6 ƒ Š Ž Œ ˆ 7KHSRZHUVSHFWUXPRIWKH(DUWK VJUDYLW\ILHOG Given the fully normalized Stokes coefficients ~ 6~ of a specific degree O over orders m P O the VLJQDO GHJUHH DPSOLWXGHV V (or square root of power per degree O) of functions of the disturbing potential 7ϕ at the Earth s surface are readily computed by ƒ ƒ σ ƒ + 6 in terms of unitless coefficients (3.1a) σ 7 σ in terms of disturbing potential values (m 2 /s 2 ) (3.1b) σ ˆ 1 σ in terms of geoid heights (m) (3.1c) σ δj O + σ in terms of gravity disturbances (m/s 2 ) (3.1d) σ J O σ in terms of gravity anomalies (m/s 2 ) (3.1e) σ J O + O + σ in terms of vertical gravity gradients (1/s 2 ) (3.1f) where the 6 are related to the normal potential. The SI units of the physical gravitational quantities are given in parenthesis. Following Kaula s 'rule of thumb' (Kaula, 1966) the power law follows approximately σ 2O + 1. (3.2) 4 O Examples for signal degree amplitudes are given in Figure 3.1. If the estimation errors of the Stokes coefficients in a global gravity field model are known, the HUURUGHJUHHDPSOLWXGHV (error spectrum) are computed accordingly replacing the coefficients in Equation (3.1) by their standard deviations. 'LIIHUHQFH GHJUHH DPSOLWXGHV, representing the agreement of two different gravity field models per degree, are readily computed replacing the coefficients in Equation (3.1) by the coefficients differences between the two models. Examples for difference degree amplitudes are given in Figure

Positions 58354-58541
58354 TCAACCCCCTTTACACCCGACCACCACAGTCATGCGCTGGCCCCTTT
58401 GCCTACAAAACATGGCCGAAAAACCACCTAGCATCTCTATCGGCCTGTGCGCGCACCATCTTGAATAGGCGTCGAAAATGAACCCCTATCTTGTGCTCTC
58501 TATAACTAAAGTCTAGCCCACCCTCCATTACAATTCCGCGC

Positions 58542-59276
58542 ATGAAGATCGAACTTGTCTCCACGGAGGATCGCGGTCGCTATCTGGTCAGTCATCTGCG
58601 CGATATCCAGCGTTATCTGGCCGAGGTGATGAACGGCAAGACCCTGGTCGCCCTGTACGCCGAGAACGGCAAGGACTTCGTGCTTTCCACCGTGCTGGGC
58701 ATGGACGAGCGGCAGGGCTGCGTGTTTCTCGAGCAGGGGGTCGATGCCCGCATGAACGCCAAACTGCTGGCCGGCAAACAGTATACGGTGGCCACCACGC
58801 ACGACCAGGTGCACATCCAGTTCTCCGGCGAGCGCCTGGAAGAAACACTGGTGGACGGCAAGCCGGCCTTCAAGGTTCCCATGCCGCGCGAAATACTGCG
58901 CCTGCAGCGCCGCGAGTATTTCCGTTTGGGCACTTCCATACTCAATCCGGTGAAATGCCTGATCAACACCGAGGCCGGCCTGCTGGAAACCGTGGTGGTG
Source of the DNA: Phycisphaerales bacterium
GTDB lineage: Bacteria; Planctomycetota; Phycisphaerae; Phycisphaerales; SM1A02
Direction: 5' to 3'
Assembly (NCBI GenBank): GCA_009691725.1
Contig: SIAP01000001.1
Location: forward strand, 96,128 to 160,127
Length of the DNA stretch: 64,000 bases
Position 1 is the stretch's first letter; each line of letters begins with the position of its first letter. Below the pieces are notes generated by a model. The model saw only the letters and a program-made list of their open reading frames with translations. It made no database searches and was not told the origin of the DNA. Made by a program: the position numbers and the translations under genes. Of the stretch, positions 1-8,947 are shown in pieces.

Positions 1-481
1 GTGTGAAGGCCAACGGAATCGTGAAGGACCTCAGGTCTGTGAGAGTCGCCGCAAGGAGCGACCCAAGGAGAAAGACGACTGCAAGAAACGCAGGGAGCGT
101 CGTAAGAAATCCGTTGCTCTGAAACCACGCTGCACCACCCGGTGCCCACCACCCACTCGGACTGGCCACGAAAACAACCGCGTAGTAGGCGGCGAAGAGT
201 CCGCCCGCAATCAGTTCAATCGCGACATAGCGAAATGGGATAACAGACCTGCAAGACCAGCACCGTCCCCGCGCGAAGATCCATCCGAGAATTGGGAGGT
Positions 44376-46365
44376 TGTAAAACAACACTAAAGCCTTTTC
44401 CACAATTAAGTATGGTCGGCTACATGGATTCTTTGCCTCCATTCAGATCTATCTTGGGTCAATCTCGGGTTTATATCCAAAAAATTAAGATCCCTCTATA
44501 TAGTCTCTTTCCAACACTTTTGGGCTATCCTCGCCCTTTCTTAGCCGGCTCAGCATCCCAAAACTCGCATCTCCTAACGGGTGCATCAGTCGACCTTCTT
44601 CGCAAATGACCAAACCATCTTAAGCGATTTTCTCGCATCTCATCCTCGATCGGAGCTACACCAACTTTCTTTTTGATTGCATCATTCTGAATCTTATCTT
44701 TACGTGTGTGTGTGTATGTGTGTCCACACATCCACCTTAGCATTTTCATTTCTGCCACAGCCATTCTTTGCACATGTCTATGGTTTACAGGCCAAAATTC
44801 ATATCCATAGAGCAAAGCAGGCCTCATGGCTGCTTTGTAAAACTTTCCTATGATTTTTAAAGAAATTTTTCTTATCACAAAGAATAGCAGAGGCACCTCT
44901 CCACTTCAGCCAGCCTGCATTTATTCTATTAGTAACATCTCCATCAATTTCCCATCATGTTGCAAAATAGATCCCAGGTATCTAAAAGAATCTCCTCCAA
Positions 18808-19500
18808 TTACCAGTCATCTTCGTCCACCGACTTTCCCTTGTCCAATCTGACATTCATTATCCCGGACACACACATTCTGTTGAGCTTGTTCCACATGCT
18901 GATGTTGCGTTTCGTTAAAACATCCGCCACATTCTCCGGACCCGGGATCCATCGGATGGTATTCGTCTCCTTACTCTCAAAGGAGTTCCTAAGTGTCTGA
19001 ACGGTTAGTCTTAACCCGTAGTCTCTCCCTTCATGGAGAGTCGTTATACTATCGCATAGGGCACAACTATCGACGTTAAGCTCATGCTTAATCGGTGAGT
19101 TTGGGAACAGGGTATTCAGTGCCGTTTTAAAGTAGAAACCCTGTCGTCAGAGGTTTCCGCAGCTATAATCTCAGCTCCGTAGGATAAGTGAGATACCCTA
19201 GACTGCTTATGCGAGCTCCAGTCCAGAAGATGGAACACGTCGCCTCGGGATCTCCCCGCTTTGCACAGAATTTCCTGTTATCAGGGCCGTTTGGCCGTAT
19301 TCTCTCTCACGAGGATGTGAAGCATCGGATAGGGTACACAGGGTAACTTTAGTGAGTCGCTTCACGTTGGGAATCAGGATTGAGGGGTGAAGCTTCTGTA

7 )LJXUH 6LJQDO GHJUHH DPSOLWXGHV IRU JHRLG XQGXODWLRQV UHG JUDYLW\ GLVWXUEDQFHV EOXH DQG JUDYLW\ DQRPDOLHV JUHHQ LQ PHWHU DQG PJDO UHVSHFWLYHO\ The GHJUHH DPSOLWXGHV DV D IXQFWLRQ RI PLQLPXP DQG PD[LPXP GHJUHH O displays the power (signal, error, difference) spectrum accumulated over a spectral band from O to O : σ DFFXPXODWHG σ (3.3) Usually O 0 or 2 is taken to display the increase in overall power with increasing degree O. Recall that the spectral degree O is related to the spatial extension or wavelength of features in the gravity field according to Equation (1.3). Examples for difference amplitudes as a function of maximum degree l (successive accumulation of the curves in Figure 3.1) are given in Figure 3.2. Equations (3.1) again demonstrate that the higher degree terms, i.e. the shorter wavelengths in the signal spectra, are enhanced by factors proportional to degree O for gravity anomalies and disturbances and proportional to O for gravity gradients compared to the signals in the geoid and gravitational potential. )LJXUH 'LIIHUHQFH GHJUHH DPSOLWXGHV *\$( 6 YV ( LQ WHUPV RI JHRLG XQGXODWLRQV UHG JUDYLW\ GLVWXUEDQFHV EOXH DQG JUDYLW\ DQRPDOLHV JUHHQ LQ PHWHU DQG PJDO UHVSHFWLYHO\ 7

8 )LJXUH 'LIIHUHQFH GHJUHH DPSOLWXGHV *\$(6 YV ( DV D IXQFWLRQ RI PD[LPXP GHJUHH LQ WHUPV RI JHRLG XQGXODWLRQV UHG JUDYLW\ GLVWXUEDQFHV EOXH DQG JUDYLW\ DQRPDOLHV JUHHQLQPHWHUDQGPJDOUHVSHFWLYHO\ HIHUHQFHV Heiskanen, W.A. and H. Moritz, Physical Geodesy, W.H. Freeman and Co., San Francisco. Kaula, W.M., Theory of Satellite Geodesy, Blaisdell Publ. Company, Waltham, Mass. Lambeck, K., Aristoteles An ESA Mission to Study the Earth s Gravity Field, ESA Journal 14: